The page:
We went with the high percentage play to open. Out of the three main plays in this formation (we tossed in a fourth with the wheel route that we’ll talk about) We picked the three second drop that was designed to net between 6 and 10 yards. Of course getting to the “line to gain” (the technical term for a 1st down) would have been nice, but remember we are trying to both move the ball and control the clock.
Ah Yes! Time is Your Enemy, Early
In this situation, throwing an out route has two clock stop risks, an incomplete pass and running out of field. The former is not what you want, anyway. The latter is great for the 2 minute drill but stinks at 14:55 left on the clock in the 1st quarter.
The priority is to move the ball and run the clock. The notorious reality of a pass heavy offense is clock stoppage. The networks love it, lots and lots of commercials, but the game ends up so slow that the fans become frustrated. That means something that you’ll need to put in your back pocket for later consideration. The situation still counts more than just your blind playbook formulas.
Reviewing the Situation
So, back to the next play. It’s 2nd down and 2 yards to go. In the football world of play action, that’s gold because 2nd and very short is where you do something to “stretch the field” or eat up some yards. That reasoning is not invalid, at all; and it applies to an all passing situation, too. Remember we are on our own 33 yard line and doing “interesting” things is not often looked upon as wise decision making.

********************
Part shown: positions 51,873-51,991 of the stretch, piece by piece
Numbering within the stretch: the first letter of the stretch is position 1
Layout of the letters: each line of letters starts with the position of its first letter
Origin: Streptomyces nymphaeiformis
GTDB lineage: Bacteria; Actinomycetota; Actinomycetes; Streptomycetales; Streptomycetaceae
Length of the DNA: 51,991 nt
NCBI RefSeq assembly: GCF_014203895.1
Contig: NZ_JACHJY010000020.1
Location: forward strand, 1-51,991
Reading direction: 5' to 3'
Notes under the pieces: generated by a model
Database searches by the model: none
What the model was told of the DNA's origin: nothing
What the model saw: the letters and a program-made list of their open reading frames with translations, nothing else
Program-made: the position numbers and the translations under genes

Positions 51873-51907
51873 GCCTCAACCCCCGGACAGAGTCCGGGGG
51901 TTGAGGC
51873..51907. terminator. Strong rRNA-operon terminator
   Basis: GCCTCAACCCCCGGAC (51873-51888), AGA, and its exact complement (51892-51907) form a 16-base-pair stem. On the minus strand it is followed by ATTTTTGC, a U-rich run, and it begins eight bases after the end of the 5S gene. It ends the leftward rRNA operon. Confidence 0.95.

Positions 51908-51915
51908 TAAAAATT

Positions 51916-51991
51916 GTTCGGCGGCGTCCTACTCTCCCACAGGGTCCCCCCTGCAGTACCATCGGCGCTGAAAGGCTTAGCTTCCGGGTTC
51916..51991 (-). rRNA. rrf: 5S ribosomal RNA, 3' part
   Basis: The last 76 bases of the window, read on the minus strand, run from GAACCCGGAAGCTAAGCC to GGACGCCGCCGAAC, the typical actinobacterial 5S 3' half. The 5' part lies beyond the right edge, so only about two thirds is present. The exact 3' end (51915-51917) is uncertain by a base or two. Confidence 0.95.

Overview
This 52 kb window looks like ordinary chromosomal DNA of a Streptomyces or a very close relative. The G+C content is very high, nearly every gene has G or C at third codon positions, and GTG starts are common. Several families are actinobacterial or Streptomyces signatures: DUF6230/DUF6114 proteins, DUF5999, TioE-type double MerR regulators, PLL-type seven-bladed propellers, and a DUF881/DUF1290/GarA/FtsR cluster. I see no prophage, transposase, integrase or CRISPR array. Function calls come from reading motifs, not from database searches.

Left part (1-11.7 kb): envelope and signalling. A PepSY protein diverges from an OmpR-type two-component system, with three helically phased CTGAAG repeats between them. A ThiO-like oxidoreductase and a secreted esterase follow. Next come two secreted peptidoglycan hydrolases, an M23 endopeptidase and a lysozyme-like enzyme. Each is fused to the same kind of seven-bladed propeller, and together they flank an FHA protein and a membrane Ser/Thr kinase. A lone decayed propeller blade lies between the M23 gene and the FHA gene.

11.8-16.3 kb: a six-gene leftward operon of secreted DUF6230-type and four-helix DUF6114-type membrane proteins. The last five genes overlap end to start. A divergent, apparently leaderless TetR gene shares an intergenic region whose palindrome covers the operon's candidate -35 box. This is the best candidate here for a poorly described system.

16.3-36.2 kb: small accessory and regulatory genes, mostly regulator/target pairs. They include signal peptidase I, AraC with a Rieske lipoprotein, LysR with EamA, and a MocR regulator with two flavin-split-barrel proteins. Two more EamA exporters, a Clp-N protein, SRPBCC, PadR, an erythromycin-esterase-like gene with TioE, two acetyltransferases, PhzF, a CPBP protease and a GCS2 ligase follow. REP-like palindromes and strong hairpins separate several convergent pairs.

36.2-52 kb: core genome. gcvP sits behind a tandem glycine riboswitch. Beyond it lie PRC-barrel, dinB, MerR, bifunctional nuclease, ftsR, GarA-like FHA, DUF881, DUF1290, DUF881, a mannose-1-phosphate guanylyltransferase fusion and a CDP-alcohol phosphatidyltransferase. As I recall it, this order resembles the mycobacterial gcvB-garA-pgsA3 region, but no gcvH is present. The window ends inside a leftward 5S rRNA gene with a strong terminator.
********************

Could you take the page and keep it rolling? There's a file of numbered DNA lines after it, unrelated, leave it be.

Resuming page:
Let’s call the same formation, we’ll not shift out of it much, maybe widen the split but hold back the H-Back or the Running Back for blocking support. Remember, that will telegraph information to the defense. By holding a blocking back in the backfield to help with protection, you are telling the defense that you are planning on running something that takes more time than 3 or 4 seconds to develop. The safeties and cornerbacks will start getting itchy scalps, and early in the game many defensive coordinators are going to be reluctant to dial up an exotic blitz.
The Play is Up to You
And this is where the second point comes in. Since you are voluntarily making yourself one-dimensional by eliminating the run, it’s going to be necessary to be as unpredictable as possible. You’ll also have to make sure that the playbook is loaded with varying route trees from different receivers. It will be critical to expand the field depth to three dimensions. Running is essentially a 2 dimensional play structure.
That means in this case we would be wise to run what play?
This poll is closed
Huddle up, Start normal.. Shift into an empty set, run a normal route tree from a slot left (wide side) rub route and throw the out pass for 12.
Pump fake to a flare pass in the shallow flat, and hit the deep seam as a surprise stunner.
Run a wheel to your running back on the short side of the formation while rolling in his direction.
Throw a screen pass to the held back blocking back and get the sticks moved.
Now, this one is up to you. We’ll see where it goes.
The last poll, we had a tight finish. There was a three vote plurality for the wheel route. That is not a bad opening bid. It gets the ball outside the ends, has a good opportunity for yards after the catch, and isn’t much lower in percentage than the 3 second dig in. The reason why I went with the crossing route was that most of the time, the defense is going to open in a base formation where it’s easier to predict what the linebackers will do. Few defensive players are going to be ready for that play since it happens in 3 seconds. That’s why I didn’t choose the wheel route is that it’s a slower developing play, needing some roll out and about 4 to 5 seconds to get into decent completion range. We want to build momentum, not throw an incomplete and be at 2nd and long.